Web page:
If you feel a duty to avoid “group think” and are not yet a subscriber, I recommend you take a look at this group and their blog: Minimally Disruptive Medicine. Today’s posting (What are the risks and benefits of adopting guideline-driven care?) refers to a remarkable blind spot in thinking that has just begun to be revealed: the faulty belief that one size fits all in treatment which is based on the assumption that mathematical averages are “good enough” to PRECISELY describe the care a whole population should receive. And there’s a link to a VERY COOL Air Force study about “average” pilots that led to a new approach to designing cockpits for them.
Interestingly, a neuroscience researcher brought up this exact problem of variability while discussing neuroplasticity and its application to rehabilitation after strokes in a YouTube I watched last night. https://www.youtube.com/watch?v=LNHBMFCzznE. She uses the phrase “personalized medicine”. The genetics-oriented medical community uses the phrase “precision medicine.” The bottom line: people are not biologically identical at birth – and their life experiences after birth only INCREASE that variability.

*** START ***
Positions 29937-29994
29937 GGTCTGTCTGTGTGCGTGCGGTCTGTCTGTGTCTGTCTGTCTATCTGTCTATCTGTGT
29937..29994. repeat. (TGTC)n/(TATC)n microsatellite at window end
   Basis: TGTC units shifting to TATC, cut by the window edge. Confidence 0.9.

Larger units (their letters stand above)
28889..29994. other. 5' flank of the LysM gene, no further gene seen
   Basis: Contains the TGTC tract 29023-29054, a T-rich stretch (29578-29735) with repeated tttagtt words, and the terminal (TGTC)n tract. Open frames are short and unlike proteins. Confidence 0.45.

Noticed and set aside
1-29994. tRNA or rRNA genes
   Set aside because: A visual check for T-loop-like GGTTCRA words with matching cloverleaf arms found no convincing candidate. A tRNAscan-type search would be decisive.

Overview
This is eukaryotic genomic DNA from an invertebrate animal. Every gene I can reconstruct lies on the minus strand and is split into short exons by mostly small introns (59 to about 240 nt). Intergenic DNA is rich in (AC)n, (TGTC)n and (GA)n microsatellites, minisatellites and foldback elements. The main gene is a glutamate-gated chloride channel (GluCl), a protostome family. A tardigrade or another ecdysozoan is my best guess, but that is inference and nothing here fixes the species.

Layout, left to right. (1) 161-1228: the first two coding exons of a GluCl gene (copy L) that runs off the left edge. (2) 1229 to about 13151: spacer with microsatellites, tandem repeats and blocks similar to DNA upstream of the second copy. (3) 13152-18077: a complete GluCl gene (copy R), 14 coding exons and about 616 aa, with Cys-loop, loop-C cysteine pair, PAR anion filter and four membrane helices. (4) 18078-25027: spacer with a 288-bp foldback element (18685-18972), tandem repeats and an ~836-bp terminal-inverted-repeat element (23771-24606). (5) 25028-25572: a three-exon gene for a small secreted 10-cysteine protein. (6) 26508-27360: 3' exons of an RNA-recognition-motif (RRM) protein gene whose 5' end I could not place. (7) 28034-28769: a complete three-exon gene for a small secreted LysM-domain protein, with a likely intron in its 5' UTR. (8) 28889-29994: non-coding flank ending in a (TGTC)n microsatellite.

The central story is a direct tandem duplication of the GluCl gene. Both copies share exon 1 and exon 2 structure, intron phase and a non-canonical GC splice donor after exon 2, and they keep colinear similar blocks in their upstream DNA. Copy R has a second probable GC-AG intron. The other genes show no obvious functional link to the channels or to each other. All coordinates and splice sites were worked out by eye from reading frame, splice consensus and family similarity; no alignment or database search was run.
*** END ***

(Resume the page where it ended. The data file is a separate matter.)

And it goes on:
The definition of evidence-based medicine (EBM) proposed by Dr. David Sackett, one of the original gurus who articulated the concept, DID include patient values and preferences. (See diagram pasted below and this website: http://guides.mclibrary.duke.edu/c.php?g=158201&p=1036021.)
Note however that the Sackett definition FAILS to mention variations among patients – their biological idiosyncracies, other co-morbidities, or the context of the illness: the patients’ life situations. Technically, one could argue the nature and impact of those variations are all included in the box called Best Research Evidence. BUT REALISTICALLY, as applied in practice and on the go, the “research” being brought to bear is usually mono-dimensional (the research on a particular test or treatment regimen).
A very bright and ambitious young Air Force physician told me last year that most of the fun is gone from medical practice for him due to EBM and EHRs (electronic health records). By fun, he meant intellectual challenge and creativity. In his world, going along with whatever the practice guideline says to do is the easy path. There is neither encouragement nor reward for taking the extra mental step to consider whether there any reason why a patient might need something else –in addition or instead. If he deviates from a guideline, he has to spend MANY more clicks and MUCH more (bureaucratic) time documenting the reason for it. He has already become cynical and is looking for an alternative to clinical practice. Apparently the idea of mastering a “population approach” – seeing if he CAN consistently apply EBM across all of his panel of patients – has little appeal for him.
Definitely a worthy bleeding edge of medical thought. EBM conscientiously and consistently – but injudiciously – applied by clinical lemmings (imagine little white coats) may help many patients — but will definitely HARM some.